The idea of the “Wish” series is to try to present in a plain way the various perceptions and desires of Hong Kong from the perspective of common mainland Chinese people. The series has been edited such that an 86-year-old farmer marks its beginning and a 7-year-old girl marks the end. Such a sequence depicts the passage from past to future, as well as the transition of time.
Forty-eight-year-old GONG He graduated from the Zhejiang Sci-Tech University (formerly the Zhejiang Silk Industrial College – Fashion Design). He is a freelance photographer and a dealer of a furniture brand. He is also the chairman of the Youth Photography Art Society of Suining, Sichuan Province (a non-government organisation).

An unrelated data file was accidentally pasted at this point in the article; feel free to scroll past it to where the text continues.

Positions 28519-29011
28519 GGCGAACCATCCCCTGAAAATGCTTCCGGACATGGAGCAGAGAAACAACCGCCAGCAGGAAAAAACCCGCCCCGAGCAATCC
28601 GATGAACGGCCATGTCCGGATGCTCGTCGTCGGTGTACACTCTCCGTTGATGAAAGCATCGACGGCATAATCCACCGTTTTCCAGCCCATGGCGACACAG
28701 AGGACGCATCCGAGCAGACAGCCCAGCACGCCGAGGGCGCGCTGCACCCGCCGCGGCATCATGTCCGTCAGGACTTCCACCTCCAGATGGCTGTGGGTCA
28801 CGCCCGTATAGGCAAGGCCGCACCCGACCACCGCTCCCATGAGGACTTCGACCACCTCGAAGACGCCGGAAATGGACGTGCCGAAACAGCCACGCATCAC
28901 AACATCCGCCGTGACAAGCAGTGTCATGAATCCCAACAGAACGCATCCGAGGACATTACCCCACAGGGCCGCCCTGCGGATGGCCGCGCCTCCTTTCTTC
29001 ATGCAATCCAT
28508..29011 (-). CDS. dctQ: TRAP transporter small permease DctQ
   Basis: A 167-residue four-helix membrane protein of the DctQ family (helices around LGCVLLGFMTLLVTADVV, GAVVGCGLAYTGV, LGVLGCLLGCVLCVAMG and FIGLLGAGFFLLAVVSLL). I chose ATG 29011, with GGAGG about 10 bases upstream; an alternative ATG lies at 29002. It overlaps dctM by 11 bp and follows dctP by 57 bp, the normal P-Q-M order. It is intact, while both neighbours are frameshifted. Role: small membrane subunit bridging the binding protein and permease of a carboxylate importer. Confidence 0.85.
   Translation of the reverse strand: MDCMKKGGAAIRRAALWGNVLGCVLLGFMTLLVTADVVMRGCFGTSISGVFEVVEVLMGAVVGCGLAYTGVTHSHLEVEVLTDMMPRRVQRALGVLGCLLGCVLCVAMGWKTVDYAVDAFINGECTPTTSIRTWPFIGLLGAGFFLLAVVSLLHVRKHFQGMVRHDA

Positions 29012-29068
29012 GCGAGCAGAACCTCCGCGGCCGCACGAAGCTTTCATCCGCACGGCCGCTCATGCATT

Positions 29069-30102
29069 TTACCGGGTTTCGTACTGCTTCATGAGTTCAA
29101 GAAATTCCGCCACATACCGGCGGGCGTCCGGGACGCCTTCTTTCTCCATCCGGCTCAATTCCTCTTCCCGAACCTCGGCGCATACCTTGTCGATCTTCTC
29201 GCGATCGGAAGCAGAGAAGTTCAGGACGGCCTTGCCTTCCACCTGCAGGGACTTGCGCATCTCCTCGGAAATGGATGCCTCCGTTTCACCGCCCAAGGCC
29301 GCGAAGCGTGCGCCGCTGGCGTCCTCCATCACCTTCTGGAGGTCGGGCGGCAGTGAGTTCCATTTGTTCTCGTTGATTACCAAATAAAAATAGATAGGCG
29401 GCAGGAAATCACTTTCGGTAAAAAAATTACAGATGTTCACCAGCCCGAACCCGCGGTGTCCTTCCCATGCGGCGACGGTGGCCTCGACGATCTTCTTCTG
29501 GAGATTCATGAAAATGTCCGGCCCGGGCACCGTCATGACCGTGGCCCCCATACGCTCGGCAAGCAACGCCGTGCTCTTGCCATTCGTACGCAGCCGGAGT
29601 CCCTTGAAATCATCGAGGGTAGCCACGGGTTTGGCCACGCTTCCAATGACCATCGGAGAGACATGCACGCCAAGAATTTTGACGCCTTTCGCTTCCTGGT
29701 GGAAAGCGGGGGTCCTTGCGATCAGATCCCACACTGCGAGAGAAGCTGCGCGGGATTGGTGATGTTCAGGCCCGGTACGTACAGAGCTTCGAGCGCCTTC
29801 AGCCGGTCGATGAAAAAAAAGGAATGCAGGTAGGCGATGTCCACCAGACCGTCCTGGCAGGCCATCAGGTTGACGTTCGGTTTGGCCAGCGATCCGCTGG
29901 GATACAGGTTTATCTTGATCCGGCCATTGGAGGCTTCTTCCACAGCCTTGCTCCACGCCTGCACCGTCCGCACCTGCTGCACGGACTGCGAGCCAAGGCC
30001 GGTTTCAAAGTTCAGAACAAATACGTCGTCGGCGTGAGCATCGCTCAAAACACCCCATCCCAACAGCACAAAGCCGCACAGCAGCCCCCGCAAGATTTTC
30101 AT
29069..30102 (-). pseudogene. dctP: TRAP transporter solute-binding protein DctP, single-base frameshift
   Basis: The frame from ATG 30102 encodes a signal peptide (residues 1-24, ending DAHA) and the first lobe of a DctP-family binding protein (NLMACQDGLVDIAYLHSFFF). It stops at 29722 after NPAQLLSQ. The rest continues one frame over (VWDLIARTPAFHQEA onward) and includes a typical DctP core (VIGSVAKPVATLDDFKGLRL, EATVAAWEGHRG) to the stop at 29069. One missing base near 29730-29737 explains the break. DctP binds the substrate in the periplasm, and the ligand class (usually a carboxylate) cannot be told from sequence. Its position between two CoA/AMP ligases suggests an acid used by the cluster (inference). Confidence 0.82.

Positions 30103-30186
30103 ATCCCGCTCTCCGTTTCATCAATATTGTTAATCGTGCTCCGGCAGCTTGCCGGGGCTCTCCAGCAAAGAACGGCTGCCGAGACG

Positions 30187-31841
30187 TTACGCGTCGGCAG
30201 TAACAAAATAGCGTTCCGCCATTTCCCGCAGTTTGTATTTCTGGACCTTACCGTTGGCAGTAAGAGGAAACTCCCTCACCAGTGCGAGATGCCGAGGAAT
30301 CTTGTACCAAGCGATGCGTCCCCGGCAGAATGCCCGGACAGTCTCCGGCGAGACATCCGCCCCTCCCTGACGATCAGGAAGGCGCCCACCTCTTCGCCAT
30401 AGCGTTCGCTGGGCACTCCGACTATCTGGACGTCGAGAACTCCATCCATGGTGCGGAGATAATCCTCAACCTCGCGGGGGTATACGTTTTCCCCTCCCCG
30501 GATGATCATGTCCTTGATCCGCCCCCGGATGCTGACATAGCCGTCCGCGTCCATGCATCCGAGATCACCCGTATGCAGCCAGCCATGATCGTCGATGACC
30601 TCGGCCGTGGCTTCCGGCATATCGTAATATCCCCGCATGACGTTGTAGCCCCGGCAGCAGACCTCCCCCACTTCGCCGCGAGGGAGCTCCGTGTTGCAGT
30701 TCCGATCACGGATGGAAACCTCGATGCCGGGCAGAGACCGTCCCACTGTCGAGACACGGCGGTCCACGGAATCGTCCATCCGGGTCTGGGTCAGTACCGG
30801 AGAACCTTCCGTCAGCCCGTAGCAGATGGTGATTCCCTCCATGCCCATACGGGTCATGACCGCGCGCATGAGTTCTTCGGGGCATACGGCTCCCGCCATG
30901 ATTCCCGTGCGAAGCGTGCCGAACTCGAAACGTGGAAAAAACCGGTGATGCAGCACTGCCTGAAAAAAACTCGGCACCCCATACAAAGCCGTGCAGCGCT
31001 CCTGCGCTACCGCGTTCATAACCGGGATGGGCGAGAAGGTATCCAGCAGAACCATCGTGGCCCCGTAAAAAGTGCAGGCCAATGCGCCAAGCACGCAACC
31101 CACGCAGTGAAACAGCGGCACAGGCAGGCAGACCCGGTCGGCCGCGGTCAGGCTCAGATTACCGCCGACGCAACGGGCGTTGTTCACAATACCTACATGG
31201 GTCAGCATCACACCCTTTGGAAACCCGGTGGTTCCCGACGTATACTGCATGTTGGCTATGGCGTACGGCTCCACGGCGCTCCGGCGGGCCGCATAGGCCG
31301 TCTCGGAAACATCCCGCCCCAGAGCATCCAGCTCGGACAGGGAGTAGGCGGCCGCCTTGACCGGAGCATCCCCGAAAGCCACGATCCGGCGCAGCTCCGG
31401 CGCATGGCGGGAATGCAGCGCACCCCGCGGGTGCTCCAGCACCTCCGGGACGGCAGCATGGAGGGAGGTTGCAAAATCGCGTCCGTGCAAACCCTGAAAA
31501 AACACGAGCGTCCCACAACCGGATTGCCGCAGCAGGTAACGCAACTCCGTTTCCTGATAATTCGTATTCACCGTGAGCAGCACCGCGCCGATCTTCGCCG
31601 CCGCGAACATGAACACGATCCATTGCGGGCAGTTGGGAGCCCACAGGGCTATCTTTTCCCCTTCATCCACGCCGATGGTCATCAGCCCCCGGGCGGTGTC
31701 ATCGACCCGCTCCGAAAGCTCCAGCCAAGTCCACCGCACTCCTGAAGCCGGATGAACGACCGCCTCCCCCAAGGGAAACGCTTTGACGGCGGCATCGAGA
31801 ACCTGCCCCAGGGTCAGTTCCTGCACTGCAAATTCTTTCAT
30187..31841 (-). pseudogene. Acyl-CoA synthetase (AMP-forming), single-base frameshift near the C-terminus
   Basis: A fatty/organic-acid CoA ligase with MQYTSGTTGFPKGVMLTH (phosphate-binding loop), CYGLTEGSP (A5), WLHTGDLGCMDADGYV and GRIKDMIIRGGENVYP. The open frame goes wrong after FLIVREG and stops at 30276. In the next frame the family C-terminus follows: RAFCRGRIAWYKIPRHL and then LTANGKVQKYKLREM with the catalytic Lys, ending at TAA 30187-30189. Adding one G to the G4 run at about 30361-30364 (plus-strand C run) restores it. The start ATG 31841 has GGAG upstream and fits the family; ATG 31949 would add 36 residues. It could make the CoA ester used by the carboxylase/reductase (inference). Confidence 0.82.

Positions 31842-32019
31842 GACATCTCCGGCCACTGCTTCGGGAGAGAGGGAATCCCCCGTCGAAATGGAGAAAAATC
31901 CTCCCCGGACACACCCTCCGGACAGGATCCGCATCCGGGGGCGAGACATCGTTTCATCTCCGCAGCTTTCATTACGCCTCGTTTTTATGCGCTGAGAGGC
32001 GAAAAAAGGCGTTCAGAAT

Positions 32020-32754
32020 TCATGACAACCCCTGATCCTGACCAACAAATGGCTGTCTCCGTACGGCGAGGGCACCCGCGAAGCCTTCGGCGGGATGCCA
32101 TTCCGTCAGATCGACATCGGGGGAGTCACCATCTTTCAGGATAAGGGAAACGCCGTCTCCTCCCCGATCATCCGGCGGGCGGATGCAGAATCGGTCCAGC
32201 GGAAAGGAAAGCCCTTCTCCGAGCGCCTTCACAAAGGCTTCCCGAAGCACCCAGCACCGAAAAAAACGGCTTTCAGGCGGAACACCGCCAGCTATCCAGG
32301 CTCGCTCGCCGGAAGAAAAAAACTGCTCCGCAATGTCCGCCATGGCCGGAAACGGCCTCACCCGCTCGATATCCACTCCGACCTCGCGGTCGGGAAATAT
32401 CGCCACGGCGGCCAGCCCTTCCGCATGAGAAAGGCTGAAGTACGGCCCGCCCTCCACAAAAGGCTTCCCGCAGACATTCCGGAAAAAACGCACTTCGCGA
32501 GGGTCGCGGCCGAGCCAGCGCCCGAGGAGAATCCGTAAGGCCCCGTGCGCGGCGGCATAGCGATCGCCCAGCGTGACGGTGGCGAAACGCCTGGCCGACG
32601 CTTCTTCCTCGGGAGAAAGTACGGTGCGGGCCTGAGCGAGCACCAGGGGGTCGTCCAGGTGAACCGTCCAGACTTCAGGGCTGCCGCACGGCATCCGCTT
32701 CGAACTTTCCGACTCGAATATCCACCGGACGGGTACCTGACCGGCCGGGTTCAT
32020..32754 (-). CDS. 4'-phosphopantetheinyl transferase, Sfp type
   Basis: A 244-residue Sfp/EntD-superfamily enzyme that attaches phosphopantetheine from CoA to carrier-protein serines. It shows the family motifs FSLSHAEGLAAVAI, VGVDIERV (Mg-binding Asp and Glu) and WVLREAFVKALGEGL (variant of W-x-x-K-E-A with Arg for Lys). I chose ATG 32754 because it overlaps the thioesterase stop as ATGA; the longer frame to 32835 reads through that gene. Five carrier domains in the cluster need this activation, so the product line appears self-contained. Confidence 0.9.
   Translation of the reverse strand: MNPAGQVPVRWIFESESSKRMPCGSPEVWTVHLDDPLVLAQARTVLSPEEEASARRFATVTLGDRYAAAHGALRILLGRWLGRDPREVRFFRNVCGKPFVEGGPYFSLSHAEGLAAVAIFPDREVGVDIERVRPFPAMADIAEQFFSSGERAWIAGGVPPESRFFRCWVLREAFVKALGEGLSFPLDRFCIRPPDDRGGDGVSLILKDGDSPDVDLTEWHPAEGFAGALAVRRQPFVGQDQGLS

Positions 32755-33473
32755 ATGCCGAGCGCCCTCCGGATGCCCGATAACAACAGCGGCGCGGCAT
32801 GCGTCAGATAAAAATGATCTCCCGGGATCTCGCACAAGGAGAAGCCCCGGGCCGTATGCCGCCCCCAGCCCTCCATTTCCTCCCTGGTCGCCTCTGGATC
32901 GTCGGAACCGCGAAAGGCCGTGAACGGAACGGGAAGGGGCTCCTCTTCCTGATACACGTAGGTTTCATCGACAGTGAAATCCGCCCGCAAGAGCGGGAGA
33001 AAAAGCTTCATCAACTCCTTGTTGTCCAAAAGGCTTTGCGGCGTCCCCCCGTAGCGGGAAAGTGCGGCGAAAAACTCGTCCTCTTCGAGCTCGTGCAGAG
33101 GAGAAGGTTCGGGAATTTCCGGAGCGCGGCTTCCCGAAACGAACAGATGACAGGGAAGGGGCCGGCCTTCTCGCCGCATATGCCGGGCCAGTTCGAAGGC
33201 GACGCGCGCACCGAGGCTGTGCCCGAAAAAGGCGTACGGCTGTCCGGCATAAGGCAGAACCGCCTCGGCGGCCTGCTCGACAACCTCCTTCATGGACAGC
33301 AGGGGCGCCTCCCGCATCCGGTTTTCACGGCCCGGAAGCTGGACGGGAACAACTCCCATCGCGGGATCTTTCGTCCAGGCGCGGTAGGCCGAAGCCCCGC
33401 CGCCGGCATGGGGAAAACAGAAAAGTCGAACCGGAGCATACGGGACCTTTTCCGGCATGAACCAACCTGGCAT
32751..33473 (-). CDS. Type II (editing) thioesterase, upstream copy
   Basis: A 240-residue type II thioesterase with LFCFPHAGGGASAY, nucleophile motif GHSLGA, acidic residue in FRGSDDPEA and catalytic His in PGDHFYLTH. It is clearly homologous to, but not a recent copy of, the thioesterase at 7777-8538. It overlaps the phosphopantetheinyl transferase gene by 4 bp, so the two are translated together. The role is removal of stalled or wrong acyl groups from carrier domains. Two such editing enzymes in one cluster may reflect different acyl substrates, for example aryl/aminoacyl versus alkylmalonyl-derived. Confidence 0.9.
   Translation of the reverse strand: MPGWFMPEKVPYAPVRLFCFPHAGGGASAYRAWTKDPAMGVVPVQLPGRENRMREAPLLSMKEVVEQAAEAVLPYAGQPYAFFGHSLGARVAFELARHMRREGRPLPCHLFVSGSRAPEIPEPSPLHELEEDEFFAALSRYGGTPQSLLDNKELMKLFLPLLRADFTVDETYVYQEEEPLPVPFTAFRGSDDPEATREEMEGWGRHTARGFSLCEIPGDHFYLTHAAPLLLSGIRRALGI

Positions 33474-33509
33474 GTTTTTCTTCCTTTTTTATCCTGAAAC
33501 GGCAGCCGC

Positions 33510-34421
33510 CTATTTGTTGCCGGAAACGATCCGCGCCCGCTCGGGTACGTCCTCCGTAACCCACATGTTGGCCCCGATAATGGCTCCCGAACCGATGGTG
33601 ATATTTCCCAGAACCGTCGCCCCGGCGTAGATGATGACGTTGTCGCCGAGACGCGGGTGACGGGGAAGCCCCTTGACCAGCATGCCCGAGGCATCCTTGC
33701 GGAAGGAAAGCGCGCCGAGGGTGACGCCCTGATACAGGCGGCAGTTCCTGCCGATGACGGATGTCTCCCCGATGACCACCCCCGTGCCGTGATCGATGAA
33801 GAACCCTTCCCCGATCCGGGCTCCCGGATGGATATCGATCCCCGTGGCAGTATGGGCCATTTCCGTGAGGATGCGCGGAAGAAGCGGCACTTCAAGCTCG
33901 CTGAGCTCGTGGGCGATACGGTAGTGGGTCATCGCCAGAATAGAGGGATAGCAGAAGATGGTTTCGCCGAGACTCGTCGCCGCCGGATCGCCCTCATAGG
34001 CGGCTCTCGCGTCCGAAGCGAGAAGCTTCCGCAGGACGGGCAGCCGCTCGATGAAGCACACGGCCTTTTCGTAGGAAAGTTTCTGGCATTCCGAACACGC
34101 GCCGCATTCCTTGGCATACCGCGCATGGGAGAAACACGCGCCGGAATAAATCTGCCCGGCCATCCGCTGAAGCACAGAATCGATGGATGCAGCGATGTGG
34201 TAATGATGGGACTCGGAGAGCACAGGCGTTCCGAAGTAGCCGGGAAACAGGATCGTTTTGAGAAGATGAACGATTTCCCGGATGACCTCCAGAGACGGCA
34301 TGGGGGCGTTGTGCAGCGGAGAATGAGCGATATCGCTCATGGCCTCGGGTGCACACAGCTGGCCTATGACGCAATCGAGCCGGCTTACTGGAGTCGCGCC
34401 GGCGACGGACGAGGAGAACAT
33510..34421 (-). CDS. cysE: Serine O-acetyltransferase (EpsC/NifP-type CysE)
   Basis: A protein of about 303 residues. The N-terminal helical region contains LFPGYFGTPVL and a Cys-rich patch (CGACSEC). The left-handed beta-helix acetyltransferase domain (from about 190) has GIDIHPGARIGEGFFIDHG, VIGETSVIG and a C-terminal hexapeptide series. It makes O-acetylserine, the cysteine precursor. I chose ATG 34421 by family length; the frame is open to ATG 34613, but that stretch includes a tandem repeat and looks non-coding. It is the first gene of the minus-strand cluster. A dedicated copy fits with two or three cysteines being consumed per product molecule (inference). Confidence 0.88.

Build. Renovate. Demolish. These are common themes within this bustling and ever mutating city. As occupants, we rarely dwell on the incomplete and put aside thoughts of what lies beneath the shroud of construction. Occasionally, along the monotonous borders of metal fencing and tarpaulin, one is exposed to moments that catch the attention. The bizarre. The poignant. The humorous. Something familiar and yet undecipherable. ‘Tales from the Common Space’ is part of a larger ongoing anthropological project that explores the urban landscape for signs of creation, decay, life and death while unveiling the effects of mankind on the landscape.
Berton Chang is a Hong Kong native and freelance photographer. He studied Photography at the San Francisco Art Institute where he earned a Bachelor of Fine Arts (BFA). His work has been published in domestic and international publications. Although his primary image making tool is photography, Chang has been experimenting with video and destructive techniques to blur the lines between the real and the artificial.